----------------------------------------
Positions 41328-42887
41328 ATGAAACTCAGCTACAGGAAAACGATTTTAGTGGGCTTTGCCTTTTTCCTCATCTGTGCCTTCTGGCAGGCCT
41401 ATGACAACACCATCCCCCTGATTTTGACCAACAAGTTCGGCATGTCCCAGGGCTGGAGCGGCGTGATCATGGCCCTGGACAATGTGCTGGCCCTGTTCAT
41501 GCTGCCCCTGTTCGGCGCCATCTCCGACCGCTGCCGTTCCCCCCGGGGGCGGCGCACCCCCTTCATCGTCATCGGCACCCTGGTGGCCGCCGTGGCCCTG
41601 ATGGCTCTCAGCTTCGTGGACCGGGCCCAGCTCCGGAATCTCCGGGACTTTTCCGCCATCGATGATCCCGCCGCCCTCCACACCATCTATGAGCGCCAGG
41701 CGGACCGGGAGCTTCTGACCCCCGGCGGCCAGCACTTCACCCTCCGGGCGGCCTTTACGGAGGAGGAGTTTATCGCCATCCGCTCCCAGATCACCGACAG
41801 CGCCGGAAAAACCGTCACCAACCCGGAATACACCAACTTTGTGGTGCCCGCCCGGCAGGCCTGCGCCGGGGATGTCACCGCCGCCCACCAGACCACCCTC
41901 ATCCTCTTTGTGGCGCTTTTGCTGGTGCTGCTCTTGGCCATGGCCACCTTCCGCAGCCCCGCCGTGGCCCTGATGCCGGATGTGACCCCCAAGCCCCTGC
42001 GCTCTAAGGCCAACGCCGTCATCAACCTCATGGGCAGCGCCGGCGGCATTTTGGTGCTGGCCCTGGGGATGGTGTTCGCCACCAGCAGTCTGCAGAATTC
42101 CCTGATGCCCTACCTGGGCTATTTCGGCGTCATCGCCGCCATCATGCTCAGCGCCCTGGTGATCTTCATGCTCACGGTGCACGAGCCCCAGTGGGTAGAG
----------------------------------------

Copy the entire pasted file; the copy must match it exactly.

Positions 41328-42887
41328 ATGAAACTCAGCTACAGGAAAACGATTTTAGTGGGCTTTGCCTTTTTCCTCATCTGTGCCTTCTGGCAGGCCT
41401 ATGACAACACCATCCCCCTGATTTTGACCAACAAGTTCGGCATGTCCCAGGGCTGGAGCGGCGTGATCATGGCCCTGGACAATGTGCTGGCCCTGTTCAT
41501 GCTGCCCCTGTTCGGCGCCATCTCCGACCGCTGCCGTTCCCCCCGGGGGCGGCGCACCCCCTTCATCGTCATCGGCACCCTGGTGGCCGCCGTGGCCCTG
41601 ATGGCTCTCAGCTTCGTGGACCGGGCCCAGCTCCGGAATCTCCGGGACTTTTCCGCCATCGATGATCCCGCCGCCCTCCACACCATCTATGAGCGCCAGG
41701 CGGACCGGGAGCTTCTGACCCCCGGCGGCCAGCACTTCACCCTCCGGGCGGCCTTTACGGAGGAGGAGTTTATCGCCATCCGCTCCCAGATCACCGACAG
41801 CGCCGGAAAAACCGTCACCAACCCGGAATACACCAACTTTGTGGTGCCCGCCCGGCAGGCCTGCGCCGGGGATGTCACCGCCGCCCACCAGACCACCCTC
41901 ATCCTCTTTGTGGCGCTTTTGCTGGTGCTGCTCTTGGCCATGGCCACCTTCCGCAGCCCCGCCGTGGCCCTGATGCCGGATGTGACCCCCAAGCCCCTGC
42001 GCTCTAAGGCCAACGCCGTCATCAACCTCATGGGCAGCGCCGGCGGCATTTTGGTGCTGGCCCTGGGGATGGTGTTCGCCACCAGCAGTCTGCAGAATTC
42101 CCTGATGCCCTACCTGGGCTATTTCGGCGTCATCGCCGCCATCATGCTCAGCGCCCTGGTGATCTTCATGCTCACGGTGCACGAGCCCCAGTGGGTAGAG